The Eighteenth Century London Monster
There was panic in the streets of Georgian London over a man who attacked women. He insulted them, slashed their dresses, and sometimes stabbed them, although not fatally.
The First Attacks
In 1788, a report came in that a large man was in the habit of accosting wealthy women who were alone. He used foul language and, sometimes, he stabbed them with a sharp object such as a pin. On other occasions he slashed their dresses with a knife that took some flesh with it. Some were slashed across the face. Women took to wearing various forms of armour to protect themselves.
A common feature of all these assaults was that the perpetrator got away before help could arrive. In two years, there were reports of 50 attacks but descriptions of the culprit varied quite widely.
A huge reward was offered for his capture and armed vigilantes patrolled the ill-lit streets hoping to take down the maniac. With their customary skill at calming things down the news sheets of the day dubbed him “The Monster.”
Even the Bow Street Runners, what passed for a police force in those days, were unable to apprehend the villain.
The Fiend is Captured
In June 1790, a lady called Anne Porter was strolling through St. James’s Park with her gentleman admirer, one John Coleman. Suddenly, she said she recognized the knife-wielding ogre. One imagines a sharp intake of breath, a small squeak of alarm, and a nosegay raised quickly to the nostrils.
Any red-blooded swain worthy of the hand of a fair lady would have to act, and John Coleman was up to the challenge. He followed the suspect at a discreet distance to his home where he confronted him and challenged him to a duel.
Let the imagination take flight again in recreating unrecorded dialogue. “You are a mountebank and a scoundrel Sir, and I demand satisfaction. My seconds will call upon you on the morrow.”
The man accosted turned out to be a 23-year-old called Rhynwick Williams, and he had no interest in duelling. Coleman hauled him back to young Anne Porter who fainted on seeing him.
Charges Are Laid
Williams admitted to once approaching Anne Porter but denied categorically that he was the London Monster, of which he was now accused of being. He had iron-clad alibis for all the other alleged attacks, but, in the climate of hysteria that prevailed, his protestations of innocence were useless.
The authorities thought it was difficult to convict Williams of a felony so they dug an ancient statute out of the dusty law books. A long lost battle had taken place between British weavers and importers of foreign cloth. The weavers had taken to pouring a corrosive liquid on imported fabrics so the crime of defacing cloth was instituted.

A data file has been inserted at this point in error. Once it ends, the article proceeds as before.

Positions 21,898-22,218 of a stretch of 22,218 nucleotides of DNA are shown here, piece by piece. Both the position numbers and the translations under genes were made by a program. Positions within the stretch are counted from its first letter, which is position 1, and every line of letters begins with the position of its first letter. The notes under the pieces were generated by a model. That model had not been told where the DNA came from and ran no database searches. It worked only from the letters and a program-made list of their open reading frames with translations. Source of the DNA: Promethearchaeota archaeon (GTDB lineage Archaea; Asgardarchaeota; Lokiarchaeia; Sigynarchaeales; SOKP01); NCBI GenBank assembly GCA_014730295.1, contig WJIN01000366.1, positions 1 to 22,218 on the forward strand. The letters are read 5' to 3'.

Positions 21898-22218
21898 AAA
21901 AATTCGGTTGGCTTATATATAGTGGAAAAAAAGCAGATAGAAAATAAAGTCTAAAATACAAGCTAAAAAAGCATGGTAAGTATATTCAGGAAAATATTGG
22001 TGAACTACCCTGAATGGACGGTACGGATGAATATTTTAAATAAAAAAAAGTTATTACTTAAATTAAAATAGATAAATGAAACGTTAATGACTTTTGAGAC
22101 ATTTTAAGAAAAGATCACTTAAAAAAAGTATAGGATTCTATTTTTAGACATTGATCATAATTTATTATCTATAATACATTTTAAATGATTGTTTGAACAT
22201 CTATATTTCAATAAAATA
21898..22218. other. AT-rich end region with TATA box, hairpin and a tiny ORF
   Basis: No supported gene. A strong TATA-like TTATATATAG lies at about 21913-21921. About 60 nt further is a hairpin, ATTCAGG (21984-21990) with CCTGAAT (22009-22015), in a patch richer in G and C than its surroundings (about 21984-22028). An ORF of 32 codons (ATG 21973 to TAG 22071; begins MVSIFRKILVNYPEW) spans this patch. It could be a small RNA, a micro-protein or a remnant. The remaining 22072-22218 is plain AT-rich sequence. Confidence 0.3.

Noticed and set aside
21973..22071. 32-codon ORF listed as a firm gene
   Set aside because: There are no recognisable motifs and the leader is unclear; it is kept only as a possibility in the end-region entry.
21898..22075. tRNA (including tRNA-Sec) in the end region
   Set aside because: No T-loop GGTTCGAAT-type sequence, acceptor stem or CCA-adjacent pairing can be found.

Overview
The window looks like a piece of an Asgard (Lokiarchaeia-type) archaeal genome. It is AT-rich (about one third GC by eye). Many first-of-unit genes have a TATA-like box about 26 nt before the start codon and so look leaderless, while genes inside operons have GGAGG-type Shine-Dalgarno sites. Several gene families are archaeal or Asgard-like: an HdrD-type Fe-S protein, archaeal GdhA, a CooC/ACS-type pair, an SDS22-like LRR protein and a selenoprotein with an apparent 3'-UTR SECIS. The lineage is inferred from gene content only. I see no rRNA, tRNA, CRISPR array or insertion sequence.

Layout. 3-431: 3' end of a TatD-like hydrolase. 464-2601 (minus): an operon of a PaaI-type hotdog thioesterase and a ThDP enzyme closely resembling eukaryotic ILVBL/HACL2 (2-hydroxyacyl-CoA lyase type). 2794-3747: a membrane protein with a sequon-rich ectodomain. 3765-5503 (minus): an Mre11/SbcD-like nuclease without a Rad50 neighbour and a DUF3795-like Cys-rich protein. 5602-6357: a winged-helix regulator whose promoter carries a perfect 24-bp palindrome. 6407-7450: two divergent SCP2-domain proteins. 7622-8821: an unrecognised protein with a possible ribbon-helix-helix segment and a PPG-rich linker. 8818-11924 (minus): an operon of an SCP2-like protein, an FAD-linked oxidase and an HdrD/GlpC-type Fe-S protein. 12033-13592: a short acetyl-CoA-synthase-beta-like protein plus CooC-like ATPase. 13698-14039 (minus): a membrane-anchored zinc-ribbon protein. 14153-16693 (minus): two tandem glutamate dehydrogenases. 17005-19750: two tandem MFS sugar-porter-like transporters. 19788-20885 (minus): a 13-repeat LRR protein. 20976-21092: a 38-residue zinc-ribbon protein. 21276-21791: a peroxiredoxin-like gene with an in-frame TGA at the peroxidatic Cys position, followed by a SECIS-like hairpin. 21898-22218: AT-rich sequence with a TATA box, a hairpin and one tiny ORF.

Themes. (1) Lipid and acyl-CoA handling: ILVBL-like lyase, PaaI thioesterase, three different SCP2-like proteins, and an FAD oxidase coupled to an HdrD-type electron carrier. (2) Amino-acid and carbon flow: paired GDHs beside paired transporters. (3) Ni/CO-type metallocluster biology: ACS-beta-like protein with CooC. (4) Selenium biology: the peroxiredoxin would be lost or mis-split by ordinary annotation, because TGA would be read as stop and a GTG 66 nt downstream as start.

Rhynwick Williams faced this grave charge, which was a more serious accusation than that of stabbing someone in the buttocks.
A Travesty of a Trial
Rhynwick Williams hired an incompetent lawyer who baled out on his client the day before the trial. The courtroom was filled with jeering spectators who howled for blood.
Several alleged victims failed to identify Williams as their attacker. The man in the dock hardly fit the profile of a deranged slasher. He had been a violinist and dancer but neither profession provided him with a living so he worked in a factory making artificial flowers.
No matter, someone had to assuage the anger of the population and Rhynwick Williams was made to serve that purpose. He was sentenced to six years in Newgate Prison. This was actually a fairly light sentence given that thieves in the era routinely went to the gallows. Perhaps, the judge had doubts about his guilt.
Innocent or Guilty?
When Williams went to prison the attacks on women stopped. This does rather point to his guilt but not conclusively so.
Anne Porter and John Coleman married and collected the reward offered for the capture of the London Monster. This led Williams to claim the couple had set him up so they could get their hands on the money.
Some women who claimed to be victims of the London Monster later changed their stories saying they had not been attacked at all. Such was the level of panic that any knife attack was likely to be attributed to the Monster when it might have been the work of someone else.
The Monster’s targets were usually young, attractive, and wealthy women. So the allegation has been made that some females who fit this profile gave themselves puncture wounds as a way of proclaiming their beauty, youth, and riches.
Others have speculated there were no attacks and that the whole affair was a case of mass hysteria. There have been many occurrences of this throughout history.
The London Monster may have had a condition known as “piquerism.” This involves a desire, usually driven by a sexual impulse, to puncture the skin of victims with sharp objects. In June 2007, a 25-year-old American called Frank Ranieri was arrested and charged with assault. Allegedly, he paid women large sums of money so they would allow him to stab them in the buttocks with nails, pins, or pens.
Whipping Tom was the name given to several offenders in seventeenth century England. Their modus operandi was to lift the skirts of ladies and smack them on their bottoms. One of these characters would yell “Spanko” as he performed his ritual. A few men were arrested and convicted of assault but, given the loose way in which the law was applied, there’s no guarantee any of them were guilty.
One wonders what those weavers who defaced cloth might think of one of today’s fashion trends.
- “The London Monster: Terror on the Streets in 1790.” Jonathan Sale, The Independent, December 2, 2003.
- “Whores and Highwaymen: Crime and Justice in the Eighteenth-Century Metropolis.” Gregory J. Durston, Waterside Press, November 2012.
- “Monster Who Beat Ripper by 100 Years.” Paul Harris, The Guardian, December 24, 2000.
- “Before Jack the Ripper, There Was the London Monster.” Lyn Kelly, History 101, May 26, 2018.
© 2019 Rupert Taylor